I don’t know how many of you know this, but I have started being a regular contributor over at the fantastic site, Mom it Forward. I recently did a couple of tutorials for them using the fabulous, and I do mean FABULOUS fabric from Riley Blake Designs. One of the projects I made was this DIY picnic blanket, which I have dubbed;
“The Perfect Picnic Blanket.”
This would be a perfect project to whip up for the 4th of July coming up to lay out on and enjoy the fireworks as a family.
It haseverythingI want from a picnic blanket!
- It’s big enough for my whole family
- It is waterproof on the bottom
- It has big pockets to hold my nook, keys, magazines, flip flops, snacks, kids toys, cell phone and anything else I want to tuck away while playing with the kids and keeping out of the direct sunlight
- It’s cute.
DIY Picnic Blanket
- 4 yards of “top” fabric (I used the Fly a Kite in Cream)
- 5 yards of “bottom” laminate fabric (I used the Laminate Fly a Kite Ice Cream in Pink)
- A sewing machine
- An iron
This is a super easy project; it should only take you an afternoon, as long as you don’t have a million interruptions. You need to know how to sew a straight line. That’s about it. Oh and how to iron a seam open. Easy peasy.
- Cut your fabric in half to create more of a square blanket shape, as the fabric pieces are long and skinny. First things first, you need to fold the fabric in half, making sure it is smooth. Iron if necessary and cut in half. I ironed the seam to help me cut a straighter line.
- Put the fabric right sides together to make a bigger wide piece. Pin it together
- Do this for both pieces of fabric, top and bottom.
- Sew your first straight line, connecting the two pieces of fabric, and press it open. Repeat this on the other pieces of fabric.
- When you lay it out, you’ll see there is a lot more laminate than the regular fabric. That’s because you will fold it over to make the pockets. Put your fabric right sides together and make sure the top fabric is centered over the bottom fabric, so that both sides of laminate are even. Pin it.
- Sew it up—more straight lines. Sew both sides. I used a zig-zag stitch here for a little more stability. Press the seams open again. When you have both sides sewn, turn inside out so that it is right sides out.
- Now my pictures are a little out of order here, I apologize, but it’s pretty easy to follow. First, you need to sew the holes closed. I didn’t put any batting in this blanket since it’s basically just to keep us dry when we sit on the grass, and I keep it in my car…the thinner the better. Look at step one and you can see that you just need to sew along the dotted line. You don’t want things going in the pockets and then find their way to the middle of the blanket. Now I didn’t do this, but if you want a more finished edge on the laminate, you can put some bias tape on the edge of the flap or fold it over a bit and sew it down. Or you can use pinking shears or a serger.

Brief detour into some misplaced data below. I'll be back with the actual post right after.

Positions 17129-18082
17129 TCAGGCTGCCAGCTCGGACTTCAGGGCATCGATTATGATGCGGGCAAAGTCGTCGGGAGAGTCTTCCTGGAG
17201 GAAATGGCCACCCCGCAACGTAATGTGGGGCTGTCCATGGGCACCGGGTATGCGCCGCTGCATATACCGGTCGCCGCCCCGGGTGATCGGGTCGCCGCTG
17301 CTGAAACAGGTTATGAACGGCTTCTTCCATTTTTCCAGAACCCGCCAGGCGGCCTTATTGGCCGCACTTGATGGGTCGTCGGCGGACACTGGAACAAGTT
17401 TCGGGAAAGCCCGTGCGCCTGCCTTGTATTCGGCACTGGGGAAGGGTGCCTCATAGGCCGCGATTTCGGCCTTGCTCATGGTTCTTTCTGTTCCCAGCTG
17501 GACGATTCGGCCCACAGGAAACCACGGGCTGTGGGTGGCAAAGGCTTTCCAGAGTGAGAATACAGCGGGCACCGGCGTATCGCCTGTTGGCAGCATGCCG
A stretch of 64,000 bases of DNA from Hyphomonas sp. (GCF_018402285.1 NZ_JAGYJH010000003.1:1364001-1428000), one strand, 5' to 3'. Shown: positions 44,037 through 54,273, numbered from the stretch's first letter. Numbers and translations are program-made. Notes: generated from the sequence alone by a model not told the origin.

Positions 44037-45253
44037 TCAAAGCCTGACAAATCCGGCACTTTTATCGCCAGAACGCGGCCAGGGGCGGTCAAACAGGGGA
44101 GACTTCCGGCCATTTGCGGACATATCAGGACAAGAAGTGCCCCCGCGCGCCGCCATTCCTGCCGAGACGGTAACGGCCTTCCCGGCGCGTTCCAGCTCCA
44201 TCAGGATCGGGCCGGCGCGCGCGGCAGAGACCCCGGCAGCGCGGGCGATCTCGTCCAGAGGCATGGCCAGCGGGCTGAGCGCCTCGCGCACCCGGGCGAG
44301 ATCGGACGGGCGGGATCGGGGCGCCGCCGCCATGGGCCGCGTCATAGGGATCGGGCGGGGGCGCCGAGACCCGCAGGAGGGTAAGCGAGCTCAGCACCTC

- After that, you just need to sew the flaps up. Fold the flap up and pay attention to seam where you sewed the blanket together so that it lines up where you fold it. This will keep your pockets nice and straight. Tip: You can tape the bottom of the foot like I did when you sew on the laminate to make it glide a little easier. Or you can rub a little sewing machine oil on the bottom of the foot so that it can slide easily. Just be sure if you use the tape, to clean your foot off afterwards because it can get sticky.
- All that is left to do is sew the pockets. I wanted big pockets, big enough to fit a magazine or a pair of flip flops. I have eight big, roomy pockets on each side. I have yet to fill them, but the summer is still fresh! I just folded the blanket in half and put a pin at the fold, then did that two more times. Then I just sewed a straight line on each pin mark. To keep the line straight, I followed the design and sewed right down the middle of the diamond shapes.
- Take it to a park and enjoy it. Or roll it up with a set of pockets facing out and fill it up, ready for when you’re out and about and see a patch of grass just waiting to be sat on.
This post was originally published at MomItForward.com on June 14, 2012